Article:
to be restored when it shall be considered that the accompanying treaty will be faithfully complied with. the Premier.3. 1839.000 from foreign merchants in Honolulu. 226. and they must also pay damages which foreigners injured under these circumstances will have a right to claim. not feeling satisfied. On the morning of June 14. Kekuanao`a. 1891). Maui. A Brief History of the Hawaiian People (American Book Company. 4. and that the French flag be saluted with twenty-one guns. 60 . These are the equitable conditions at the price of which the king of the Sandwich Islands shall preserve friendship with France…If contrary to expectation. were forced to sign the French treaty on behalf of Kamehameha III who was still en route to Honolulu from the kingdom’s capital city of Lahaina. That all Catholics imprisoned on account of their religion be immediately set at liberty. and the Governor of O`ahu. and all the devastations and calamities which may result shall be imputed to them alone. be brought on board of the frigate “Artemise” by a principal chief. compelled the King to sign an additional convention of eight articles on June 16th that imposed jury selection benefits to Frenchmen and a fixed duty on French wine or brandy not to exceed five per 118 Alexander. The funds filled four boxes and were sealed by the government’s wax seal. That the king place in the hands of the captain of the “Artemise” the sum of twenty thousand dollars as a guarantee of his future conduct toward France. Kekauluohi. signed by the king. Kamehameha III arrived in Honolulu. The Hawaiian government managed to borrow $20. as well as the money. That the treaty. and misled by bad advisers. and Captain Laplace.118 Before the threat of hostilities could be carried out by Captain Laplace. 5. war will immediately commence. the king and chiefs refuse to sign the treaty I present.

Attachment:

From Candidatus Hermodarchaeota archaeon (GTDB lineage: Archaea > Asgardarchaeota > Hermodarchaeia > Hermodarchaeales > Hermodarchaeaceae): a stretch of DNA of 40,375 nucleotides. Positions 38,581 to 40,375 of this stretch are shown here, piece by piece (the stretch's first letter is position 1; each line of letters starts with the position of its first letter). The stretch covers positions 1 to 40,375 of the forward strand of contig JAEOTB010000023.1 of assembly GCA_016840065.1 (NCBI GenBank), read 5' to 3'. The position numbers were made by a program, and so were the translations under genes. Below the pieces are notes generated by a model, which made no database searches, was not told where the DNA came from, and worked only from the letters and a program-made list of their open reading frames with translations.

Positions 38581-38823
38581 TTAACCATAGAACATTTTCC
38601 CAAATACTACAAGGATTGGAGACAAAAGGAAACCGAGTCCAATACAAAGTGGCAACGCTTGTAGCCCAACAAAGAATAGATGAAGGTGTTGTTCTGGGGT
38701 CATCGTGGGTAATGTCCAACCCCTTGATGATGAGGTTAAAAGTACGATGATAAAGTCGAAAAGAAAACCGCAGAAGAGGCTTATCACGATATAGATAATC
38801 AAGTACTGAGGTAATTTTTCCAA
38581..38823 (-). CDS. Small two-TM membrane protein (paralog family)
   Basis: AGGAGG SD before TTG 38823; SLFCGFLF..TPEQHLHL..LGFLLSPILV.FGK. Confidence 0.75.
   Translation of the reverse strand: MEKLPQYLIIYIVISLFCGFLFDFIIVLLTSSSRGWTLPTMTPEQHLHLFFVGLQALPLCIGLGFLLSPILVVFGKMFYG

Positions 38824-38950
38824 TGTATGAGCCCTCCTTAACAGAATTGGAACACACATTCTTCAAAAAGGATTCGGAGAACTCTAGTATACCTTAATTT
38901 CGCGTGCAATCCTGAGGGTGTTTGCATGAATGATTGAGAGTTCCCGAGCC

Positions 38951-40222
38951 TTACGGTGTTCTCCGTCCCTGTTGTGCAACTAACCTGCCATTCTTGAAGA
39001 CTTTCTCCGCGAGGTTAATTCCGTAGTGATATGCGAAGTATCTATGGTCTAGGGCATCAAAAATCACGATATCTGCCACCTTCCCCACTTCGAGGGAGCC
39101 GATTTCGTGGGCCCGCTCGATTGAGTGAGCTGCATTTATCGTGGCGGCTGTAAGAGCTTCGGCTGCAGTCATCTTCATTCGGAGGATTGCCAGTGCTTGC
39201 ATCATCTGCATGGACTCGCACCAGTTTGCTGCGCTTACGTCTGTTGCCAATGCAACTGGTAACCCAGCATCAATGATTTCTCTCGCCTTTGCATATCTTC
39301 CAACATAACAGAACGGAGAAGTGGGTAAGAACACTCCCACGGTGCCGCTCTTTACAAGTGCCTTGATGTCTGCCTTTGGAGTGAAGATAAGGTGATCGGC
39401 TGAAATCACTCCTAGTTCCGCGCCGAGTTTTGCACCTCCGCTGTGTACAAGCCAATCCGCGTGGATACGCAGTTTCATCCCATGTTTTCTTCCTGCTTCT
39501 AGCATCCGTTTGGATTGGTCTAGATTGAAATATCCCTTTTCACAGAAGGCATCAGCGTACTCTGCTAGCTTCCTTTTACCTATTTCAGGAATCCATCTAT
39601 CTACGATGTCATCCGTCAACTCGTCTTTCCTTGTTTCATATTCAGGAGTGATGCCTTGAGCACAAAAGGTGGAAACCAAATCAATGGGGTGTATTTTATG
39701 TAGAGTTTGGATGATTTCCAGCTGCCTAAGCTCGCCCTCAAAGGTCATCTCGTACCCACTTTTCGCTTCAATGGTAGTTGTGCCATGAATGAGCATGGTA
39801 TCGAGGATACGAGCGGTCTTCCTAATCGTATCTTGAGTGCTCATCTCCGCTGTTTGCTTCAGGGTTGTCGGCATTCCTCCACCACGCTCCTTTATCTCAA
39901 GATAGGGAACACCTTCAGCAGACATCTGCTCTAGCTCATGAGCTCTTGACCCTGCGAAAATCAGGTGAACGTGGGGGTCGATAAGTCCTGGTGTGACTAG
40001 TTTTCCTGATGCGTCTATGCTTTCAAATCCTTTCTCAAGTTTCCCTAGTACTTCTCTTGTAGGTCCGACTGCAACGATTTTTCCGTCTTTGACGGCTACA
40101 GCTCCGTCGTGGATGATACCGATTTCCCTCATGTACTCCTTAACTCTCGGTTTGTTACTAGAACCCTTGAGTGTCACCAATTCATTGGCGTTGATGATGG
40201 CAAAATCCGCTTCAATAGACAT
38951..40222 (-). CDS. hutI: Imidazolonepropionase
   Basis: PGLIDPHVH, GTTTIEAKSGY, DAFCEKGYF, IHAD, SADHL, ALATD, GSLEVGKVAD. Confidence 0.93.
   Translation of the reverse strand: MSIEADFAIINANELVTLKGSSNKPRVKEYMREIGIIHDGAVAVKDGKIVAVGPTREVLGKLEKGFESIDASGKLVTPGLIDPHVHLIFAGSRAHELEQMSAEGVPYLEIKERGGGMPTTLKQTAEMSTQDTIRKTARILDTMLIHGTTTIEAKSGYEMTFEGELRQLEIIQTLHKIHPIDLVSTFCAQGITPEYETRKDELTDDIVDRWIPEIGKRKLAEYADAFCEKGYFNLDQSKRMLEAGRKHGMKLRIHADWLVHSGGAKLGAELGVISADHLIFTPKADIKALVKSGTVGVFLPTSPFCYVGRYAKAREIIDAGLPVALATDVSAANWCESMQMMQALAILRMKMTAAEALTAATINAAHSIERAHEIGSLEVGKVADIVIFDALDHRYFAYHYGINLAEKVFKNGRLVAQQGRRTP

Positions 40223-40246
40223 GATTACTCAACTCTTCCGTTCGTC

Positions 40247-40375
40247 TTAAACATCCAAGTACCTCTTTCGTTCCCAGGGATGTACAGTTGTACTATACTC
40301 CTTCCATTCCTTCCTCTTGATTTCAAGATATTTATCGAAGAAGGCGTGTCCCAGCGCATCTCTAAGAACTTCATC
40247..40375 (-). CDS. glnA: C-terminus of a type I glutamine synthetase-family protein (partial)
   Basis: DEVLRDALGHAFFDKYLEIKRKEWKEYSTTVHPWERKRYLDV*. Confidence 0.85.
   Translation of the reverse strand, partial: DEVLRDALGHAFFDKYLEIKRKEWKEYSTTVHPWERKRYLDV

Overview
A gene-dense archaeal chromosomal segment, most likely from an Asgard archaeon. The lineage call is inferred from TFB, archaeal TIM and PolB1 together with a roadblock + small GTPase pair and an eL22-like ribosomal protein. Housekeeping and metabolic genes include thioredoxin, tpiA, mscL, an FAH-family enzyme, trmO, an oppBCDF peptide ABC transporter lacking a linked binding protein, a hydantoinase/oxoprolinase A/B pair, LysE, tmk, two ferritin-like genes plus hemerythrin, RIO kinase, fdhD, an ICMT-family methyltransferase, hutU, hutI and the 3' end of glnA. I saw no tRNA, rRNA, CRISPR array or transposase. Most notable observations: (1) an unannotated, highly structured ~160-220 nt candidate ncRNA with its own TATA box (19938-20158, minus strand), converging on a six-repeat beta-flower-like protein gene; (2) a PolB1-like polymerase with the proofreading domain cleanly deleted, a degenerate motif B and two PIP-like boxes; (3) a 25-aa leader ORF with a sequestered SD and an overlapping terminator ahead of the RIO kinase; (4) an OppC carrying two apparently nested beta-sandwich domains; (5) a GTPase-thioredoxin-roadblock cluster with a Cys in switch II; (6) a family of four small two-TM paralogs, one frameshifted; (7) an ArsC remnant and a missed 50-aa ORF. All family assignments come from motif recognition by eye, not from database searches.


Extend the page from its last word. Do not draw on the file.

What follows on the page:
Kamehameha III and his chiefs pursued government reform that sought to establish as well as protect rights of its people. Undeterred by foreign aggression.cent ad valorem. 61 .

to acquire house Secret Instructions to Lord Byron. etc. 1824.). 1 62 . September 14. Kamehameha III’s government stood upon the crumbling foundations of a feudal autocracy that could no longer handle the weight of geo-political and economic forces sweeping across the islands. agriculture. Adm. 1852 and 1864. Great Britain could no longer assert its claim of “sovereignty not only by discovery. printed in Report of the Historical Commission of the Territory of Hawai`i for the two years ending December 31. Instead. but it would be unwise to treat each constitution as if it were entirely separate and distinct from the others. Uniformity of law across the realm and the centralization of authority had become a necessity. 2/1693. to engage in business (trade. pages 241-245. During this period three constitutions can be identified. It was during this time that the Hawaiian Kingdom began to evolve from absolute rule under a multi-tiered federal system of governance to a unitary State under a constitutional monarchy. to reside there. missionary work. namely in the years of 1840. Foreigners were the source of many of these difficulties that centered on questions relating to their entry into “the country. p. 1926. This would infer a severance in the chain of de jure governance and complicate matters.CHAPTER 3 THE RISE OF CONSTITUTIONAL GOVERNANCE AND THE UNITARY STATE: KAMEHAMEHA III TO KALAKAUA With the implied recognition of the autonomy of the Hawaiian Kingdom by the United States in 1826 and the French in 1839. BPRO.”1 without attracting trouble for itself from the United States and France. these constitutions were crucial links in an evolutionary chain—a de jure progression of constitutionalism that culminated into eighty articles in the 1864 constitution. 19. but by a direct and formal Cession by the Natives.